Cope's gray treefrog, Hyla chrysoscelis,is a freeze-tolerant anuran which accumulates and distributes glycerol as a cryoprotectant before freezing. We hypothesize that HC-3, an aquaglyceroporin member of the MIP family of water pores, may play an important role in the process of freeze tolerance by mediating transmembrane passage of glycerol and water during cold-acclimation. The objectives of this study were two-fold: to examine HC-3 protein abundance and cellular localization in erythrocytes from cold- and warm-acclimated frogs and to develop and characterize an erythrocyte cell culture system for examining HC-3 gene regulation. Compared with warm-acclimated frogs, erythrocytes from cold-acclimated frogs had higher HC-3 protein expression and enhanced plasma membrane localization. Furthermore, erythrocytes from cold- and warm-acclimated frogs maintained in culture at 4 and 20°C exhibited time- and temperature-dependent regulation of HC-3 expression and an increase in the abundance of high molecular weight immunoreactive species within 24 hr of culture at 20°C. Deglycosylation of erythrocyte proteins resulted in the disappearance of the high molecular weight species, indicating that HC-3 is post-translationally modified by N-linked glycosylation. Erythrocytes cultured in media containing glycerol also showed an increased abundance of the high molecular weight bands and enhanced plasma membrane localization of HC-3, suggesting a role for glycerol in regulating HC-3 subcellular trafficking. Thus, the development of this erythrocyte cell culture system from H. chrysoscelis opened an opportunity to study the properties of cells with changing expression of an aquaglyceroporin, HC-3, and to explore the factors regulating that expression.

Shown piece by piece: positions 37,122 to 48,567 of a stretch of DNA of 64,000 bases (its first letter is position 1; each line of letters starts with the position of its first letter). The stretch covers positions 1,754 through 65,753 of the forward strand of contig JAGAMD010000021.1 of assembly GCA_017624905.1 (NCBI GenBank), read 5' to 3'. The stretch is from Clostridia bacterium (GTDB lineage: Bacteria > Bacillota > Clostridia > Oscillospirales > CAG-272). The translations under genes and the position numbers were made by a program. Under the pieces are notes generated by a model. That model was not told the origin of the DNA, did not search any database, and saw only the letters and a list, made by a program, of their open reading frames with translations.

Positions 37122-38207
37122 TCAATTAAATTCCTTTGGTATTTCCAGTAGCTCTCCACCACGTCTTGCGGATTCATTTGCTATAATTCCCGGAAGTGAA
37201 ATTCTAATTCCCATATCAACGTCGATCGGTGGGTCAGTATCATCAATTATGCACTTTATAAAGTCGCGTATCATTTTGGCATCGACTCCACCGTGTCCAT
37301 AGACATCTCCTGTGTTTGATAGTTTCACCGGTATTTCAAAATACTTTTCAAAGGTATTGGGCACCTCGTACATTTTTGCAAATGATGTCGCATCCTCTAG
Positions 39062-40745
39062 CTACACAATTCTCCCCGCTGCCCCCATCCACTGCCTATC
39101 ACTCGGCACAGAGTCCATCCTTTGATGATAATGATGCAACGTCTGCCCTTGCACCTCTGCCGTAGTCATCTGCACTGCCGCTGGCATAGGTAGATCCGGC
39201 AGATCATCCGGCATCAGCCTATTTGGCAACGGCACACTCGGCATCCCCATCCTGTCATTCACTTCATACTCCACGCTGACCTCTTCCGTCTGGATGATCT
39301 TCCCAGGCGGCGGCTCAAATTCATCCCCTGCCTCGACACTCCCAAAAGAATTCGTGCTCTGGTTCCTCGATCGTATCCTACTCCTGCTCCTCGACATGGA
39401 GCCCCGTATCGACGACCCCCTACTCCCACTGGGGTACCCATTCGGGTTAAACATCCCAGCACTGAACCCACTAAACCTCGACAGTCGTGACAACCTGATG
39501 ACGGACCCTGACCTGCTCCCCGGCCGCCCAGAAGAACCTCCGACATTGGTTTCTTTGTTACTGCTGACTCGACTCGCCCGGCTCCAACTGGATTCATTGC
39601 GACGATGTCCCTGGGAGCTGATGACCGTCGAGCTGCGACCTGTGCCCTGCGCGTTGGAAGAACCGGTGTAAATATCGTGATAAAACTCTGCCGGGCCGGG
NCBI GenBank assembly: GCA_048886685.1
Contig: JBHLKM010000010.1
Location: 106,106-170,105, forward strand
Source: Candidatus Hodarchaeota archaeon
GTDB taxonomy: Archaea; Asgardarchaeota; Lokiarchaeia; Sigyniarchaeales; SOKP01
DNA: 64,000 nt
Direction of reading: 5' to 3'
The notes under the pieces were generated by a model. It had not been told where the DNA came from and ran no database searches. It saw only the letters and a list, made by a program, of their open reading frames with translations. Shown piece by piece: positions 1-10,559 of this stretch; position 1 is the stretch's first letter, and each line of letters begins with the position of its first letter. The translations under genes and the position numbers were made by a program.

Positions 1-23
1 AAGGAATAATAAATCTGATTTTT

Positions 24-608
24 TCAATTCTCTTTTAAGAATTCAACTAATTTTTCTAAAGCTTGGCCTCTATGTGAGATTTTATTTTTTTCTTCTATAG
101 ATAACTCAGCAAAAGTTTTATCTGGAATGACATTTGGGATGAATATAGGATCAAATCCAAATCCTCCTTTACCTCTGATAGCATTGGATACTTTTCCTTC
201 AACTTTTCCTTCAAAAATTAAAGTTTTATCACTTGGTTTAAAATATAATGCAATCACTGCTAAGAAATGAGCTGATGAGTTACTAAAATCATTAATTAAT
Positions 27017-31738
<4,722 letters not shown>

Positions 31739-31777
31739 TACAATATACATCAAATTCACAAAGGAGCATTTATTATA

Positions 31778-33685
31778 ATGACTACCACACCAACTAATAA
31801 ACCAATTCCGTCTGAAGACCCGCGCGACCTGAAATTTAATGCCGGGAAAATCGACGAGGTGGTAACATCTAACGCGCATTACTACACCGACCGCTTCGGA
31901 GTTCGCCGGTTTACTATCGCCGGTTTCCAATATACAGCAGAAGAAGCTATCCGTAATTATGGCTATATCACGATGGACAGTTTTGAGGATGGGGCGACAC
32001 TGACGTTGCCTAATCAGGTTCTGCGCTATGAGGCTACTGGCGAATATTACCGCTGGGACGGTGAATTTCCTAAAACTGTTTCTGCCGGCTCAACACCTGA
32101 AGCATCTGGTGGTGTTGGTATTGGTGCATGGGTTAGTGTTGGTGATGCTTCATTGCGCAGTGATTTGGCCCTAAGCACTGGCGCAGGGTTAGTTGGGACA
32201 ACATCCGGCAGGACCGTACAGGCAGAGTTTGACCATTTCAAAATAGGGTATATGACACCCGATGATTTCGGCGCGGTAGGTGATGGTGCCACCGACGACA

Available at: http://works.bepress.com/carissa_krane/5/